In August, Facebook started rolling out the final version of its in-app browser on Android devices. This month, the new feature reached me, and it’s been a nuisance.
I’ll show you how to make Facebook open links in your external browser again and how to improve your Facebook News Feed reading habits.
Pros & Cons Of The In-App Browser
Chrome again turned out to be the best performing browser. This time on a Samsung Galaxy Note II running Android 4.4.2, Javelin and the in-app Facebook browser performed equally poor.
Now, even though Chrome is theoretically faster, an external browser takes over your screen and requires time to load; that’s a major downside. Javelin solves this issue by loading links in the background — more on that below.
What Facebook’s in-app browser lacks is sharing options. While you can share to Facebook, copy and save links, or open them in an external browser, those are all the options you have. I routinely share to Twitter and Slack, email links, or save them to Trello. The lack of comprehensive sharing options, in addition to forced waiting periods while pages are loading, made the in-app browser a no-go.
Of course, the in-app browser keeps you within Facebook, which is a plus if you don’t want to be distracted by anything other than Facebook. Seriously, that should not be your objective.
How Can I Disable The In-App Browser?
Do you find the in-app browser annoying? Fortunately, it’s quickly disabled.
Tap the Facebook menu icon in the top right, scroll down to Help & Settings, tap App Settings and enable the Always open links with external browser option. That’s it.
Next time you try to open a link, Facebook will ask you which app to use and you can pick your preferred browser. Click Always if you don’t want to choose every time. You can revoke the default by going to your device settings, switch to More, Application manager, select the default app you picked, and under Launch by default, tap the Clear defaults button.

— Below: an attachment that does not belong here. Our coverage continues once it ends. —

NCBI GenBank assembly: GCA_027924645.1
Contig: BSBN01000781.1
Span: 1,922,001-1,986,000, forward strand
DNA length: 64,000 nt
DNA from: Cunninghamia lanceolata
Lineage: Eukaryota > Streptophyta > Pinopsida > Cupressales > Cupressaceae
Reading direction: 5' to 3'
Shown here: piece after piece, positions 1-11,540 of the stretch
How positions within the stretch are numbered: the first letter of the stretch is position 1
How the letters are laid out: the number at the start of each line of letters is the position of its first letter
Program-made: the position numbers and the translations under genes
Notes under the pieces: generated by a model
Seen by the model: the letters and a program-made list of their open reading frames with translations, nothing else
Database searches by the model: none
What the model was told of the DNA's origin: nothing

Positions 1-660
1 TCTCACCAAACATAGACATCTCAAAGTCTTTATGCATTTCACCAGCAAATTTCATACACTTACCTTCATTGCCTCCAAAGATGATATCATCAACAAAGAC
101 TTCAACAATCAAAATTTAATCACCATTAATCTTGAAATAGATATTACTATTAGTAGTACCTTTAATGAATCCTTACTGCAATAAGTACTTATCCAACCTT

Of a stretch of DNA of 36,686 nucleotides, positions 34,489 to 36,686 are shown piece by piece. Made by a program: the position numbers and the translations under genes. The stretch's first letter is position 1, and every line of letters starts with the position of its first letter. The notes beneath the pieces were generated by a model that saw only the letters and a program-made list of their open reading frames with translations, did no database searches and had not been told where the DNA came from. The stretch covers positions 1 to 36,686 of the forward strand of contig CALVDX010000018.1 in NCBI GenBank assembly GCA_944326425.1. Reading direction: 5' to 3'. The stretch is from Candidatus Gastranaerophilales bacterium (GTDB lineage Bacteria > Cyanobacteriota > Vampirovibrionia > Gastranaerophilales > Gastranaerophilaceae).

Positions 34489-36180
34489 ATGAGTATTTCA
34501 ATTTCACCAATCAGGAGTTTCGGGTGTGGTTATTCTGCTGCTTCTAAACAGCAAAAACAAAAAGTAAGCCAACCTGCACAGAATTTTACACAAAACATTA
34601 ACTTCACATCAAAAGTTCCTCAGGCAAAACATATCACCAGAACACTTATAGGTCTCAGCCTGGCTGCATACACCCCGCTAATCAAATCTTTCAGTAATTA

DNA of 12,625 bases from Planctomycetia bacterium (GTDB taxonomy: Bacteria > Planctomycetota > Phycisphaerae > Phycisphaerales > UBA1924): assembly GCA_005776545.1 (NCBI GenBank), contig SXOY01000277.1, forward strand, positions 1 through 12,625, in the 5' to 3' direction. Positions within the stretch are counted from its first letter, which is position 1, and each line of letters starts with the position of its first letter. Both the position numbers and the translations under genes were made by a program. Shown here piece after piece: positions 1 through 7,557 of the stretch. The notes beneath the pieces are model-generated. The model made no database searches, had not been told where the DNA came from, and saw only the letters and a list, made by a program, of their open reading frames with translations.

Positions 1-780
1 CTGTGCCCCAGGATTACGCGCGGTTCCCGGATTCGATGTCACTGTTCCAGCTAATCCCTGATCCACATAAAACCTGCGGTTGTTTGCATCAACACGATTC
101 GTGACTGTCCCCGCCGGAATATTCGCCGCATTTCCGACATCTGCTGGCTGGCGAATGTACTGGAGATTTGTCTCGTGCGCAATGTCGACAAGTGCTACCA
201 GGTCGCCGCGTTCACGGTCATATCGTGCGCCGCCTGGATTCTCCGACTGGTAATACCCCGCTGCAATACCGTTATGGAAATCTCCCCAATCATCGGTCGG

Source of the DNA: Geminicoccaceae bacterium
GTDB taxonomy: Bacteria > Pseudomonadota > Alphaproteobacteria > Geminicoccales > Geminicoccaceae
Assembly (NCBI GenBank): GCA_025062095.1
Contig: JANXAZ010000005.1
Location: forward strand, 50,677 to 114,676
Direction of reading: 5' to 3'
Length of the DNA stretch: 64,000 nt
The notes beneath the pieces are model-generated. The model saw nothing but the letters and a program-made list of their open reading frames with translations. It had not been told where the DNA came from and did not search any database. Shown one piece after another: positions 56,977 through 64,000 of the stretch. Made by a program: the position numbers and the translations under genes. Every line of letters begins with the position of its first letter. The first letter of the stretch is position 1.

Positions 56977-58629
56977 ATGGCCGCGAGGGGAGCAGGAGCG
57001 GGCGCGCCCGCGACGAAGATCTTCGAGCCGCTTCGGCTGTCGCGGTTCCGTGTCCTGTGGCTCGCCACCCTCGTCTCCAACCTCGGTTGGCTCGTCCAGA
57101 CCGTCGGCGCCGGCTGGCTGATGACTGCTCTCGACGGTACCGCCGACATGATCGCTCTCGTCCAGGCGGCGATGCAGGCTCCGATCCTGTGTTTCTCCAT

Tips To Improve Your Facebook Reading Habits
Why do you even waste your time on Facebook? Probably because you want to see what your friends are up to or maybe because you are following some really cool pages. Generally, Facebook is a terrible source of official information, so keep those subscriptions low and switch to an RSS reader instead. Meanwhile, improve your Facebook reading habits with the following tips.
View The Most Recent Posts
Per default, Facebook will show you Top Stories. Essentially, this means they can prioritize posts for you any way they want. Consequently, you might unknowingly participate in a Facebook experiment. You’re smarter than that! Either use an alternative Facebook app or manually change your News Feed view.
On your desktop browser, you can simply bookmark a direct link to your Facebook News Feed sorted by date. On your Android device, switching to the Most Recent view is a bit of a chore. Tap the menu icon, scroll down to Feeds and tap Most Recent. You can also tap See All and choose another feed. The respective feed will be shown when you tap the menu icon, until you double-tap the icon and possibly until you restart Facebook.
Load Links In The Background
When you open Facebook, your goal should be to get through your News Feed as fast as possible. Don’t be distracted by external links and save those readings for later. The best way to do that, next to saving the links (a Facebook News Feed and in-app browser feature), is to open them in the background. What is a simple middle-mouse-click on your computer requires a dedicated app on Android.
Enter Javelin [No Longer Available], a browser that loads links in the background, while you continue scrolling through your feed. The Javelin icon can be moved around the screen, much like Facebook’s chat heads.
You can stack pages to the back by pulling them up, close them by pulling them down, and of course you can bookmark and share pages.
Prune Your News Feed
The best way to shorten time wasted on Facebook is to eliminate everything you don’t want to see from your News Feed. Unfollow friends or pages, add pages to your RSS reader instead, or tell Facebook you don’t want to see posts like this.
Apparently, Facebook has just released new ways to control what you see in your News Feed, but they haven’t rolled them out to me, yet.
Do You Spend Too Much Time On Facebook?
How often do you browse your News Feed and how long does it take you? Do you have any other tips to get through it faster?
If there’s anything we missed, please share it with fellow readers in the comments!